Text and photographs Ron Swilling
Text and photographs Ron Swilling
W hat do you do in Swakop (as the locals call it) if you have the good fortune of spending three days there? Well, after visiting regularly over the years, I’d say REST – that juicy and often elusive R&R (rest and relaxation), especially for the first day or two. After long days of travelling, it’s always a pleasure to park your dusty vehicle and walk. And Swakop is the place to do just that. Pedestrian-friendly, the town’s centre is an easy and interesting place to explore. With a bevy of coffee and curio shops, bakeries, book shops and restaurants, it’s a place to stretch legs and inhale some of the fresh, cool sea air so generously on offer.
WHIZZING ALONG THE TRANS-KALAHARI HIGHWAY
The excitement already starts to build up on the road from the interior when your heart starts beating a bit faster as you pass the Spitzkoppe massif and crystal market near Usakos, and then watch in amazement as the landscape quickly transforms into the Namib Desert. The vehicle seems to swallow the last hundred kilometres in a big gulp, as if an enormous magnet is drawing you to the coast, turning geography on its head. Twenty kilometres from the town, as you spot the emerald vegetation of the ephemeral Swakop River snaking to the sea – accentuated against the tawny colours of the desert – and see the inevitable layer of mist hanging heavily on the horizon, you have the comforting sensation of a traveller returning home.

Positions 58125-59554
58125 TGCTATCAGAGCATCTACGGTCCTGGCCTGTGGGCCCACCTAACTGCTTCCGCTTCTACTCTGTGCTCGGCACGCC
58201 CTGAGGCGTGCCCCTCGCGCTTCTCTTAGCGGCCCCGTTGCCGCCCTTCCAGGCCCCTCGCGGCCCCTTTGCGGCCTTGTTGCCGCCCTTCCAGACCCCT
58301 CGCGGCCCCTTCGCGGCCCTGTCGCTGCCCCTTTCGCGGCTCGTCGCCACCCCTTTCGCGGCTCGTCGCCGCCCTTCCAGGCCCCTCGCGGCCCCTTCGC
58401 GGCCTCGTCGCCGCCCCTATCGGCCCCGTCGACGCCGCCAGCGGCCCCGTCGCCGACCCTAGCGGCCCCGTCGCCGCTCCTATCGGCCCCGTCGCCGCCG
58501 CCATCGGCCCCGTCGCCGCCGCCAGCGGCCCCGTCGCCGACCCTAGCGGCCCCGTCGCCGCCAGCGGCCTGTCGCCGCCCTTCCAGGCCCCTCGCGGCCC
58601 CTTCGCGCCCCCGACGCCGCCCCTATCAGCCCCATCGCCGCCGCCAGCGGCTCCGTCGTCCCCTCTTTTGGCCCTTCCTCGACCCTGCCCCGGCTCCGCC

LOCAL DELICACIES & TRADITIONS